Packaging firm may join aid business

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Tetra Pak, the international food processing and packaging company, is actively considering moving into the aid business to deliver essential food and medical supplies to disaster zones such as Rwanda and Bosnia.

Tetra Pak regularly gives supplies of oral rehydration solution to aid agencies but this is believed to be the first time that a commercial enterprise has considered being directly involved in supplying relief aid.

Sources close to the Swedish company said it has conducted market research to find out how the press and public would react to a company conducting direct relief and whether it would improve its brand image. It wanted to find out how journalists cover disasters, what they consider good stories and what coverage they give to the distributors of aid.

Aid agency officials have reacted with surprise and caution to the prospect of working alongside a transnational company. One asked what motives Tetra Pak could have in working in a field associated with altruism rather than profit. Another pointed out that the skills and finance Tetra Pak would bring could change the whole approach to aid.

The company is owned by two Swedish brothers, Hans and Gad Rausing, now resident in England and estimated to be the richest men in Britain. They are said to be worth £5.2bn. The company's sales of the milk and fruit juice containers which are its sole product were estimated at £6bn last year. But it avoids publicity and does not advertise.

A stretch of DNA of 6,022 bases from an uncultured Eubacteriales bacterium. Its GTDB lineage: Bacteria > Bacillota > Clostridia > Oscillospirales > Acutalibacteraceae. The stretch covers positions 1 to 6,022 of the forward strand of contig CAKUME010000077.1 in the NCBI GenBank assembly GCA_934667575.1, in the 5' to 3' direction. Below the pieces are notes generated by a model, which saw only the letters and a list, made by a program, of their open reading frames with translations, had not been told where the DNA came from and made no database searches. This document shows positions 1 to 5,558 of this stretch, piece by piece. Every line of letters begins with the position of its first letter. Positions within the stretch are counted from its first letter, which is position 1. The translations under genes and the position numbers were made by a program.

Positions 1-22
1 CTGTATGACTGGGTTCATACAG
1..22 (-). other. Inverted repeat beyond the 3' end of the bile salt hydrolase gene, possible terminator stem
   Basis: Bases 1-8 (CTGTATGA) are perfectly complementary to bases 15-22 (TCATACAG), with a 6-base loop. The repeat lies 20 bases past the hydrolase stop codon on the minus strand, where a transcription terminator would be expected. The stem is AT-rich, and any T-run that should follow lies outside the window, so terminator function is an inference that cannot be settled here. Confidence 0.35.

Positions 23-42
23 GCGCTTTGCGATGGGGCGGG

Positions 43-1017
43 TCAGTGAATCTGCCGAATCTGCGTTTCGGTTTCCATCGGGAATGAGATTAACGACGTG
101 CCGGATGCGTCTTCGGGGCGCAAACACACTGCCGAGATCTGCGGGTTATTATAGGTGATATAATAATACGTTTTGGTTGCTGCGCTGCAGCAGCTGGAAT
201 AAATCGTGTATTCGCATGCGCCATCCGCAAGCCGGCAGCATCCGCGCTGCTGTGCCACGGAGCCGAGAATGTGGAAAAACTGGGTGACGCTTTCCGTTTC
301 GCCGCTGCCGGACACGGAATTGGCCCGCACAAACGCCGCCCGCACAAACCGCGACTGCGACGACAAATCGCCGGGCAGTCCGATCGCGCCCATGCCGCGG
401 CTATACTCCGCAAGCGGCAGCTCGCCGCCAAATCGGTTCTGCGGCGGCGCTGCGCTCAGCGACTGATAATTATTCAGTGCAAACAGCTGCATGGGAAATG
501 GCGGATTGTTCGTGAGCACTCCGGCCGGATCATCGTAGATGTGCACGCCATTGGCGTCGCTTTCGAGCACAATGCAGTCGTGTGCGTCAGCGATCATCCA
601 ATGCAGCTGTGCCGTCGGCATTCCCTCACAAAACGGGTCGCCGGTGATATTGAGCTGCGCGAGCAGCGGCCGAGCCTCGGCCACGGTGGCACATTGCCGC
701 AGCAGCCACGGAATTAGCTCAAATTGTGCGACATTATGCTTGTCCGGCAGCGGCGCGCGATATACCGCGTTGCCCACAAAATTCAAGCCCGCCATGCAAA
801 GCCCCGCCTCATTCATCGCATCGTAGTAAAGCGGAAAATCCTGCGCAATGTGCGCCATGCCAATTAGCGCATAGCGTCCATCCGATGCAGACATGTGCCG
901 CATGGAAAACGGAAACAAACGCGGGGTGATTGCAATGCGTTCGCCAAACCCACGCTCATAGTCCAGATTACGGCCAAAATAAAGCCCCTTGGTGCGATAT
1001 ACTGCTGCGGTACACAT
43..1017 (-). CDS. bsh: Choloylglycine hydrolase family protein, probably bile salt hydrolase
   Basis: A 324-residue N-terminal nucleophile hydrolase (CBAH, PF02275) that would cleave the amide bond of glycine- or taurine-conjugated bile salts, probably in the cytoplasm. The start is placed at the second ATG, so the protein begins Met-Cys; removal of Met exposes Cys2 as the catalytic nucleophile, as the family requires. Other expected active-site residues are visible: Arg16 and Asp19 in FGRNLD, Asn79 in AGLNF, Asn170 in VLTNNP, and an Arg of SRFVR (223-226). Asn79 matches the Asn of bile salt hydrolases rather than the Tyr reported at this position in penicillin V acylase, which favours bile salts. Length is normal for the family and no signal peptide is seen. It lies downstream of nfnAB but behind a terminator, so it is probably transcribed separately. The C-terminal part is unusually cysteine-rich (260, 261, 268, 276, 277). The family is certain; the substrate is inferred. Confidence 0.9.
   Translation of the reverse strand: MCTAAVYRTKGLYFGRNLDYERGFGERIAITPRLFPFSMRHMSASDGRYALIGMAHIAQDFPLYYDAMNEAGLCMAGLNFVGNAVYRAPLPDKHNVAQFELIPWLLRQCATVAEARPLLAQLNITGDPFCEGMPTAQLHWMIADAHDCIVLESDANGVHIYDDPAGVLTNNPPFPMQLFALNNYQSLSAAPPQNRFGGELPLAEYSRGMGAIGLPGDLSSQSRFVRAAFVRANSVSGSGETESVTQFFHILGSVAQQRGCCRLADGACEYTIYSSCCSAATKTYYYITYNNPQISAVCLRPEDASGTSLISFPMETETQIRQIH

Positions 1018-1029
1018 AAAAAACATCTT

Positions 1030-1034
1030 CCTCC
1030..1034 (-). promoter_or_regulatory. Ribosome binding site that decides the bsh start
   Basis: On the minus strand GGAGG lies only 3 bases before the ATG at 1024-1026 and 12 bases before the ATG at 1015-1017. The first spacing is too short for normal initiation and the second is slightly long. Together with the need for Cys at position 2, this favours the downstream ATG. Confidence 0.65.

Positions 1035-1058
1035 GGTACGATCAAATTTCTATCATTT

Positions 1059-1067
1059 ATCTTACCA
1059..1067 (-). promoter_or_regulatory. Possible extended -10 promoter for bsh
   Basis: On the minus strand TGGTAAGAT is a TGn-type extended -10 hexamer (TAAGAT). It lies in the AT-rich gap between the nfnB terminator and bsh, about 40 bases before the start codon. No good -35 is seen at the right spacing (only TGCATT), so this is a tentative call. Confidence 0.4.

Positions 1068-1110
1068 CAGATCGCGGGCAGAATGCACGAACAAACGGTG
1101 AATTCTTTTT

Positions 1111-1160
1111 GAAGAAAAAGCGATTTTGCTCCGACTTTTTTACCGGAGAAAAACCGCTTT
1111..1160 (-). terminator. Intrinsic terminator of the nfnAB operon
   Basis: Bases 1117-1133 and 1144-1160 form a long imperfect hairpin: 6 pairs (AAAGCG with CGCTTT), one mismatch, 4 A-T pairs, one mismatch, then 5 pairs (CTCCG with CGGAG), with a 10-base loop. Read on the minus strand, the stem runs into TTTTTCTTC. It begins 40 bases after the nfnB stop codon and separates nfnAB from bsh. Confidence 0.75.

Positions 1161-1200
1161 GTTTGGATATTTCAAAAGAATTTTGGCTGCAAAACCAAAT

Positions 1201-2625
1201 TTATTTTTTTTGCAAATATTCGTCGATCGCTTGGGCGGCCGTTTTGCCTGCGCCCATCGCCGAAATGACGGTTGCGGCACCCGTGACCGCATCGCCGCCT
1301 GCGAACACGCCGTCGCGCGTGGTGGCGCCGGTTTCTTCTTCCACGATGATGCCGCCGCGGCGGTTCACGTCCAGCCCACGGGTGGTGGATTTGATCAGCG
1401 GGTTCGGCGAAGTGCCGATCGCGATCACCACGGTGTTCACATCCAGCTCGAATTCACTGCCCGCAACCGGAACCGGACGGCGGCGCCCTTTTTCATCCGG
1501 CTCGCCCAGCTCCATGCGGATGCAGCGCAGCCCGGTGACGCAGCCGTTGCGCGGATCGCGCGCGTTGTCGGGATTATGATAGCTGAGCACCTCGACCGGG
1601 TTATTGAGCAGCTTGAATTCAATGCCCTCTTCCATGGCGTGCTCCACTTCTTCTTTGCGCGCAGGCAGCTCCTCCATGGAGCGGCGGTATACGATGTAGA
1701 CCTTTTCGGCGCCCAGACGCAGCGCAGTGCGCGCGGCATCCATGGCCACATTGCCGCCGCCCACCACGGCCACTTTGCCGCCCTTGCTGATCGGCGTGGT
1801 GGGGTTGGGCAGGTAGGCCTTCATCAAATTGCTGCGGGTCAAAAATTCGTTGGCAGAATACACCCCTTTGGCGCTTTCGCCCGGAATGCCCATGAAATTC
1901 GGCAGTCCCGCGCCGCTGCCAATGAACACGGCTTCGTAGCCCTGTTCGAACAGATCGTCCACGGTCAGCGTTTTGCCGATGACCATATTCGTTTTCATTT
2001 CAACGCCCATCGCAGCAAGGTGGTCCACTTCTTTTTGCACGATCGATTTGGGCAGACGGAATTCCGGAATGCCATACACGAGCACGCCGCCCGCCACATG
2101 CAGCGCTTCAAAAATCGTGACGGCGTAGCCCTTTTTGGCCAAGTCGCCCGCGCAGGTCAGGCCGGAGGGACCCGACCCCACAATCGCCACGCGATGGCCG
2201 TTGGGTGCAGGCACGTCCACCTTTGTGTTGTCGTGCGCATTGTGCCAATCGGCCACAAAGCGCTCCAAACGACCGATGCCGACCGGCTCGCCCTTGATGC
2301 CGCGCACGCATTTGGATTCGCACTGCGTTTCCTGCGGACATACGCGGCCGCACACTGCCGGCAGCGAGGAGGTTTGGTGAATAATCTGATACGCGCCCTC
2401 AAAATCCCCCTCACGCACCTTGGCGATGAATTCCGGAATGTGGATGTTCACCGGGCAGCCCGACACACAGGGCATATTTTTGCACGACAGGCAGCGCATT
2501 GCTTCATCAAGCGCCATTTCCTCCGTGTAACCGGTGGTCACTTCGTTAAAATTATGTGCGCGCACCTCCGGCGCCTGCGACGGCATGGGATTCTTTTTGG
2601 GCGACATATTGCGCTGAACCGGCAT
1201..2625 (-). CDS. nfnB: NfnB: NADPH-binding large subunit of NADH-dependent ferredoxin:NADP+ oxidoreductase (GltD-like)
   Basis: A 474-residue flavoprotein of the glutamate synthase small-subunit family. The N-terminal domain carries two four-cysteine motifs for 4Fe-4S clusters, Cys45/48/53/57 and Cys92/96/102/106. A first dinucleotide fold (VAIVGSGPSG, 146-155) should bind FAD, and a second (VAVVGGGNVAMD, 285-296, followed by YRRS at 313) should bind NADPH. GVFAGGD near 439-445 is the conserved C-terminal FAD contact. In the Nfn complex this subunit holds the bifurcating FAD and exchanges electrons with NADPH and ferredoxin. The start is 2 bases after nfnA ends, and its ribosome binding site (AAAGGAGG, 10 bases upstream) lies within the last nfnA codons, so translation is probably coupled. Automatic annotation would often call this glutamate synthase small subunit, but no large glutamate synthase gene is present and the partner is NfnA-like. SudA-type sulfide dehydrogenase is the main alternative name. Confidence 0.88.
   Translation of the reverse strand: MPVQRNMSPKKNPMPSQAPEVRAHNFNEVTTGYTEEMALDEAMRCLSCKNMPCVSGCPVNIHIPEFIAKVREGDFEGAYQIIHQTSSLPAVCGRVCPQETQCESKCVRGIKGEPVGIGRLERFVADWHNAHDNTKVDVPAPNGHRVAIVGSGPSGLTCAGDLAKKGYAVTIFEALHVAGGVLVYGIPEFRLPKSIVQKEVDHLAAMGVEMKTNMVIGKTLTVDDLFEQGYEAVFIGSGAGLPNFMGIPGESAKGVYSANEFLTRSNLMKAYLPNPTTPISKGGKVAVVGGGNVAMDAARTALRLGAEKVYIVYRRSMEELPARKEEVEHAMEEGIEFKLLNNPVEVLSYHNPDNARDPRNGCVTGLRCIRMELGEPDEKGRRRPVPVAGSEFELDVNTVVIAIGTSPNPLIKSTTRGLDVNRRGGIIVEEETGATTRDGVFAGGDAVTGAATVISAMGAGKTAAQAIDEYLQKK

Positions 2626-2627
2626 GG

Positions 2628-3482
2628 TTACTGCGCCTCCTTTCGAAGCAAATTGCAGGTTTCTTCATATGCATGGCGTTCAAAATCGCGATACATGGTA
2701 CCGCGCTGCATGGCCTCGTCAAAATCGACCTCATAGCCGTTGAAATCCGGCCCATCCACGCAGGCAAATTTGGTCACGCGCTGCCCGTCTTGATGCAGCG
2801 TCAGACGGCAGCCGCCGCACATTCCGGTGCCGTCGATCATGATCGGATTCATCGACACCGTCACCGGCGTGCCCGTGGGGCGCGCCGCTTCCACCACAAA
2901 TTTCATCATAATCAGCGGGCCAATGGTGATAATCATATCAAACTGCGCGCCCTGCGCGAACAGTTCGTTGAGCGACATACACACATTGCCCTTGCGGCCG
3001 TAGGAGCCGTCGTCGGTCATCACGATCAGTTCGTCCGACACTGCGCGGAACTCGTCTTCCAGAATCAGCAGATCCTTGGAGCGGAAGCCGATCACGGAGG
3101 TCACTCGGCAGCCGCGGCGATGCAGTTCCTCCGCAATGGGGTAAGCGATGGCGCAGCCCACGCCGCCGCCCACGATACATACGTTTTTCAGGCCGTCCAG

In August it announced it was giving cartons of oral rehydration solution, a mixture of salts and carbohydrates, to combat the cholera and dysentry epidemics in the refugee camps in Zaire.

Tetra Pak's decision comes at a time of acute rivalry in the aid world. The agreement between aid agencies about fundraising is breaking down and some are accusing others of cowboy tactics and the ruthless pursuit of funds at the expense of the values aid agencies stand for.

The row over fundraising in Britain has been building for some time but was triggered by the record breaking appeal for Rwanda this year. The appeal, launched in April, has raised more than £36m, twice as much as any previous appeal.

The prospect of a multinational company moving into the delivery of aid also illustrates how far the aid business has come since the age of the amateur volunteer. Most aid agencies recruit highly qualified and experienced staff and pay competitive salaries. But recently some agencies have put their fundraising in the hands of professionals who have no experience of aid work and tend to put income generation before co-operation with the other agencies.